One of our 2025 goals is to have 100% of our direct farmers connected and financially empowered. We work with more than 22,000 farmers across the world producing different crops, including barley, rice, corn, cassava, sorghum, and hops. To meet our goal, we are providing our farmers with tools and a financial identity through different initiatives. By giving our farmers a financial identity, they are part of the system and we can advance their skills through our smart agriculture program. Ultimately, the farmers are learning about proper, sustainable agricultural practices. For example, if we are able to educate farmers in a region like Africa then they are able to increase the yield. So, if you increase effectiveness per hectare, that contributes to our ambition to achieve net-zero ambitions and also contributes to achieving net-zero for the world. This pulls it all together in illustrating how ESG elements are intertwined.

How do you feel being a BIER member will help you successfully address the key areas you are addressing in 2022?

I think that being a BIER member has been very helpful overall. I personally like the Benchmark Report which is an annual quantitative and qualitative benchmark study that examines water and energy use in the beverage sector. I appreciate that it offers a sense of where you are on the curve with the benchmark exercise.

For example, it gives us an idea of where the organization is on the spectrum from a comparative perspective. Are we doing better than others? Are we outperforming others? Or, are we worse compared to others in the industry? The report helps us challenge ourselves to be better. By being a BIER member, we have the opportunity to learn from what others are doing. I think it’s always super valuable.

It has also been super helpful to find common areas of interest to discuss. A particular topic is accounting for cooling, setting standards, and being able to agree upon a methodology and framework. Discussions centered around what does the future looks like for coolers, how do we dispose of the fridge after it has accomplished its lifespan, and how do we dispose properly of the refrigerant and all of its parts are beneficial for us all. That is a very tangible example of how being a BIER member is helpful.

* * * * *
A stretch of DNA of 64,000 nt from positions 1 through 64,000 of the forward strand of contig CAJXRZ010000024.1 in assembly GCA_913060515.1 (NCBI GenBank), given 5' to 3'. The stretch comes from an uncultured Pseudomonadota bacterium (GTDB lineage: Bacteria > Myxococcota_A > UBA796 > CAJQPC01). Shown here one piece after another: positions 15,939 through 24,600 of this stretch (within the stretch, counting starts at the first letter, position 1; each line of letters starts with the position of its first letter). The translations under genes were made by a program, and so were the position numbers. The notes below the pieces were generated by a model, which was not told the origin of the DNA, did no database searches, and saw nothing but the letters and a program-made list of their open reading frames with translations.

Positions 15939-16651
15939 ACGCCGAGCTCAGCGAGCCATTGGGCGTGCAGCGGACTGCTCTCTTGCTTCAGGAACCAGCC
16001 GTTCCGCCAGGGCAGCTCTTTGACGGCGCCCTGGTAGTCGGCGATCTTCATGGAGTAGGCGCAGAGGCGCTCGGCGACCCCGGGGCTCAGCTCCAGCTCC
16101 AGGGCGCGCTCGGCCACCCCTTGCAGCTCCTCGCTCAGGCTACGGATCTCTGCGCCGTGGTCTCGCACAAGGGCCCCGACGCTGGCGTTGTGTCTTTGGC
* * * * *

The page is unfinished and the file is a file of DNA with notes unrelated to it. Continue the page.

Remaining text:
Share a recent accomplishment of your company’s sustainability initiatives/achievements you are most proud of and why. 

I am proud of all of our accomplishments and presently, I am most proud of our ambition to achieve net-zero because it was a project that I lead and consisted of a team of well over one hundred people working on it. We defined the road map, each of the segments, and the initiatives that we’re going to do by segment. While we have more work ahead, this has been rewarding for me personally and professionally.

If you had one superpower that could be used to radically accelerate and scale sustainable best practices, which one would it be, and how would you use it?

My superpower would be to control nature. I would use it to grow nature properly. I imagine being able to reforest or clean oceans and bulldoze algae and do things that remove emissions. This question touches upon our new ESG strategy and our approach to be local, inclusive, and natural, and how that is embedded into everything that we do.

BIER Publications referenced in this interview:
2022 Benchmarking Report
BIER Publications

 

 



The Beverage Industry Environmental Roundtable (BIER) is a technical coalition of leading global beverage companies working together to advance environmental sustainability within the beverage sector.
By BIER [crp]

The Beverage Industry Environmental Roundtable (BIER) is a technical coalition of leading global beverage companies working together to advance environmental sustainability within the beverage sector. BIER aims to affect sector change through work focused on water stewardship, energy efficiency and climate change, beverage container recycling, sustainable agriculture, and ecosystem services. BIER members include: American Beverage Association, Anheuser-Busch InBev, Bacardi, Beam Suntory, Brown-Forman, Carlsberg Group, The Coca-Cola Company, Constellation Brands, Diageo, Heineken, Keurig Dr Pepper, MillerCoors, Molson Coors, Ocean Spray Cranberries, PepsiCo, and Pernod Ricard.